Luigi's Mansion Review

Developer:

Nintendo EAD

Publisher:

Nintendo

Console:

Nintendo GameCube

Release Date:

November 18, 2001

Genre: 

Action-adventure

Rating:

E

-Arron Ferguson

Way back in the days when the Nintendo Gamecube was gearing up to make it’s debut Nintendo had never once made any console not to debut in the safe hands of their intrepid mascot Mario. The time for variation was due and whilst handing the baton on to his brother may not seem the variation you’d expect it was, at the very least, something. Whilst remaining safe within the realms of the same franchise it is actually more of a diversion from the norm than one may realize. The game offers a massive tonal shift from whats gone before with the routine expectations of Mario leaping about collecting coins to a more sombre affair of sucking ghosts into a machine worthy of a lawsuit from the writers of Ghostbusters. Just to hammer home the message that this is not a Mario game your one duty is to rescue the aforementioned brother. 

The games strongest selling point is its unique approach to a seemingly well understood character. Whilst we know Luigi can crack out his flutter jump whenever he needs to and collect size improving mushrooms (sex jokes aside please) with the best of them here jumping is limited to an automatic function. Gone are levels and worlds, replaced instead with one large map (the titular mansion) , leaving Luigi to roam from room to room free of order to suck up ghosts willy nilly and rid the world of the poltergeist menace quick-sharp. This more open world approach is actually quite refreshing and it’s a lot of fun to see Luigi in such an environment. This is hammered home with their being one regular set save function in the form of your assistant Toad, making a welcome return. 

It makes great use of atmosphere. Whilst not exactly creeping in a DeadSpace 2 kind of way it certainly has a fantastically squirm inducing charm for the under 10’s that many over can at the very least appreciate. The sudden appearances of ghosts, flickering lights and jumpy music make the game a great middle ground for young gamers looking to reach beyond their limited experience with the playfulness of platformers. With Luigi’s Mansion they get all the childish fun they are used to but an inkling toward something more from the gaming world. Much like a young pop fans first album with guitars in showing early signs of their transition into full blown metal fandom as a teen.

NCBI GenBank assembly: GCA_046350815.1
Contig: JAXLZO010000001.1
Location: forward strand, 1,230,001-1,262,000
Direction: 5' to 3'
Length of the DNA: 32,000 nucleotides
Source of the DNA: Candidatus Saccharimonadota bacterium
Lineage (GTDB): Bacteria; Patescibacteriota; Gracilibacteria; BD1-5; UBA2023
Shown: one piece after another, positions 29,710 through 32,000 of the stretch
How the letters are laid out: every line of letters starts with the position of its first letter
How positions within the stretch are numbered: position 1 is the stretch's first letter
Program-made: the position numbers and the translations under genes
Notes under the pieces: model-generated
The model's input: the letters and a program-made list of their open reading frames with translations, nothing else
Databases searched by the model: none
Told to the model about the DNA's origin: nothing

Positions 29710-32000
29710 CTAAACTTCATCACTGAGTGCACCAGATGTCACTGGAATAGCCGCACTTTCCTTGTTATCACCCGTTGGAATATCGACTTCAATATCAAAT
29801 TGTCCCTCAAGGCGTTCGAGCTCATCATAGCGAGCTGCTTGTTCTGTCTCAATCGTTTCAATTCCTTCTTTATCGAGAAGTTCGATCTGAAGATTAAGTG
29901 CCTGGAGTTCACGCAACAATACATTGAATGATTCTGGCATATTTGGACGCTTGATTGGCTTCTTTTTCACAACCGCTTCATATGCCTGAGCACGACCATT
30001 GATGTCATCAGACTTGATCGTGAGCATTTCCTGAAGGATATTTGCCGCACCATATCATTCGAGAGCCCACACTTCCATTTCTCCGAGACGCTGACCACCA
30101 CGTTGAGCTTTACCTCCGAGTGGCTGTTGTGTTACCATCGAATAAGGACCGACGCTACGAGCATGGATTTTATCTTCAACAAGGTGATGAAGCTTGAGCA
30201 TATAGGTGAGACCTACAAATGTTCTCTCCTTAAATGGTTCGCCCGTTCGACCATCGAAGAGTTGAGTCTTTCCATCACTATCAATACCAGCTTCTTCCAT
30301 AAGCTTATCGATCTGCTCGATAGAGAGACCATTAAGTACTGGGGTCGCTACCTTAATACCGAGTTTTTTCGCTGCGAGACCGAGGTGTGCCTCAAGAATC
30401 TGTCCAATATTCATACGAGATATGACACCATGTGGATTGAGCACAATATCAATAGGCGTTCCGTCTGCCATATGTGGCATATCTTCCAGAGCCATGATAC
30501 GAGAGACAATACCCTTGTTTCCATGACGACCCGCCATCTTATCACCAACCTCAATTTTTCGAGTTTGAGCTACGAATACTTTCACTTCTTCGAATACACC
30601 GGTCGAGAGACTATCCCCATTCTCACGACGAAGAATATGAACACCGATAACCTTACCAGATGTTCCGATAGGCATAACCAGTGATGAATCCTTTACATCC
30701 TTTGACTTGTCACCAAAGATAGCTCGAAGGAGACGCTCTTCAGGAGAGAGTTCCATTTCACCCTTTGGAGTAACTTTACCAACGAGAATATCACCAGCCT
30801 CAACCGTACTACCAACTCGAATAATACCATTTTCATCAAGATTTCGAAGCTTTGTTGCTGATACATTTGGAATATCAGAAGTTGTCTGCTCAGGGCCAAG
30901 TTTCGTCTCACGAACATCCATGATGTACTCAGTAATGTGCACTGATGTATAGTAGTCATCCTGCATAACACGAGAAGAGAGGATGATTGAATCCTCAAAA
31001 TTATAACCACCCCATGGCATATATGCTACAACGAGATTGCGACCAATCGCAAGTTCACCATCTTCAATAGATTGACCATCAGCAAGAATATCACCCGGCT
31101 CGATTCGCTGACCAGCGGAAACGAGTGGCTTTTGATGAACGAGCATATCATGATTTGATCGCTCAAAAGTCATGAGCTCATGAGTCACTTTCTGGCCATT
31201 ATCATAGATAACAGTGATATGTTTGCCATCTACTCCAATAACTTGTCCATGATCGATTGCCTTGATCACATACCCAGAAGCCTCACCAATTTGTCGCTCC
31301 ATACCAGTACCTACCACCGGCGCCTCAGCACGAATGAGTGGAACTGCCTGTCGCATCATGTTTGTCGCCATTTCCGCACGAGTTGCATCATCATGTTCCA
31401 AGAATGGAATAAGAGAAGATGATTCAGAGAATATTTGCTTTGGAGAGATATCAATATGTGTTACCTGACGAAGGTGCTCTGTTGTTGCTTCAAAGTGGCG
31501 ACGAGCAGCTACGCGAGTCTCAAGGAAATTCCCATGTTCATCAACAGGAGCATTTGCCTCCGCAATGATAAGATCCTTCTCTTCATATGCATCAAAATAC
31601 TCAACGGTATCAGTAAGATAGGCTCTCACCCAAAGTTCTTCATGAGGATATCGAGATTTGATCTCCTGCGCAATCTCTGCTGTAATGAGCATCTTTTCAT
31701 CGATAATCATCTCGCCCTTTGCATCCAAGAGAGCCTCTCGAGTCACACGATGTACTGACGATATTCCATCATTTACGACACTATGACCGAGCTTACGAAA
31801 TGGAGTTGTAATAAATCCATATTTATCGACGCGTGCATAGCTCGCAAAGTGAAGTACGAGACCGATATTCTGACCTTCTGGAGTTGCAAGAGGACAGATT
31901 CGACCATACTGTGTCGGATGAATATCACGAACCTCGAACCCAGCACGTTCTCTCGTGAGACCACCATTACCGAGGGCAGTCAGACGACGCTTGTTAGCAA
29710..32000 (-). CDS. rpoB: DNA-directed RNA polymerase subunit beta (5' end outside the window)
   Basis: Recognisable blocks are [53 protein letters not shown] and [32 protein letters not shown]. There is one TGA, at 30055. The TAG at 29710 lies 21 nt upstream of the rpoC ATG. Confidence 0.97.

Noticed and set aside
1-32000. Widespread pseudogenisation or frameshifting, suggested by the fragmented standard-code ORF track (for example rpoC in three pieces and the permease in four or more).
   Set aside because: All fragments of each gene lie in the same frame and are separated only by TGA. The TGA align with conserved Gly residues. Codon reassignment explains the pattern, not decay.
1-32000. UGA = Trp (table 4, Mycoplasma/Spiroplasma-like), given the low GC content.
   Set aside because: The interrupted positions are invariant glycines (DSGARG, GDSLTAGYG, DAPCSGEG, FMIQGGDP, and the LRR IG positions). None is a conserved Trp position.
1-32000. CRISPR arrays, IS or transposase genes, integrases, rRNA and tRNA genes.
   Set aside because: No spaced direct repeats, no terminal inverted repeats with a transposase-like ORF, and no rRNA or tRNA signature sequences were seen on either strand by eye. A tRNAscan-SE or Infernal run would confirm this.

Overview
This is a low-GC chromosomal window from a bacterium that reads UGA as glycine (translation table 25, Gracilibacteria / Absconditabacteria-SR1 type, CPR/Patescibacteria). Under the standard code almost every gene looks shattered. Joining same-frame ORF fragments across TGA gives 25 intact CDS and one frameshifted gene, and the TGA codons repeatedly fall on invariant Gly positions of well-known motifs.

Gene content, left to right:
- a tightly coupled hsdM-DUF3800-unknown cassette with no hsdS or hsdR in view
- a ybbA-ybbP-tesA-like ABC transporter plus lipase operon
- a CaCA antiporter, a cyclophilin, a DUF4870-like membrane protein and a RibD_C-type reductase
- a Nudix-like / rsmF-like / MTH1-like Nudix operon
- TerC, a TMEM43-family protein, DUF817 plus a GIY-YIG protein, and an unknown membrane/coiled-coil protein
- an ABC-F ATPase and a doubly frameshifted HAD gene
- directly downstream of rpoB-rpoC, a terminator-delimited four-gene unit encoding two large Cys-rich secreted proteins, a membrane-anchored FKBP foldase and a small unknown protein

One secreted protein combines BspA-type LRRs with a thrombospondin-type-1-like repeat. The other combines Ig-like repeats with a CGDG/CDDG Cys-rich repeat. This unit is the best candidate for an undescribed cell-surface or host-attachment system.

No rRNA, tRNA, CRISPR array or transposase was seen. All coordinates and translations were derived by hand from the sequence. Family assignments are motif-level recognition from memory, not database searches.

Luigi’s character itself is a delight. His constant quivering and squeals bring of fear bring him alive as a character meaning he is less a block of pixels you push around and more a self serving character who it feels is the very right person to be at the epicentre of this adventure. Of all the Mario franchise characters Luigi is the MOST perfect to put in a situation generated from fear and creepiness and that understanding and respect for the legacy of it’s creations is what makes Nintendo the best at what it is. It is not all fun and games of course and Luigi’s Mansion received it’s negative reactions for very just cause. Much as I just lauded praise upon the characterization of Luigi it would be nice if every now and again he could just damn well shut up. The game is also ridiculously short, having first played this as a youngster (who is not the most proficient game player at the best of times as it is) I blitzed through it in a couple of days prompting my pubescent brain to wonder, with it being my first GameCube game, if the size of the discs affected the size of the games. 

The game can also be repetitive and whilst there is nothing wrong with repetition in games, in fact I’d argue games are by their very nature repetitive at best, but in a game so short repetition really is a bug bare as you are presented with very little of the same over and over again. 

This accompanied by Luigi’s incessant inability to shut the hell up (yes I know that contradicts what I said earlier. Characterisation is good in nice small doses! … Ssssh!) can generate an utterly infuriating experience. Of course this can all be cut short when the gameplay decides to hurl something utterly magical your way to bring the monotony which it so often does; the bosses are unexpectedly unique given you are essentially just sucking ghosts into vacuums. A great example of this is the final boss fight which throws so many curveballs and flashes of nostalgia your way it’s impossible not to balled over by the develops investment into sheer love for what they do. 

Luigi’s Mansion is, for the most part, an underrated gem that perhaps lost the credit it deserved o the grounds of simply ‘not being a Mario game’ (On that note anyway of such a basic mindset just needs to go away. Go on. Go away. Please…. Please). If you’re willing to persevere through it’s repetition and tolerate it’s lack of length, which given how cheap it’ll be by these days not really a problem, you will find some truly unexpected and magic sprinkles of gameplay.  Do not allow this game to get lost and unplayed. It’s not as if a sequel is being made anytime soon.

Oh wait… 

Verdict:

70%

E3 trailer for Luigi’s Mansion

A lot of gamers were on the fence about this Luigi’s Mansion. Did you love, hate, or not sway either way on this game?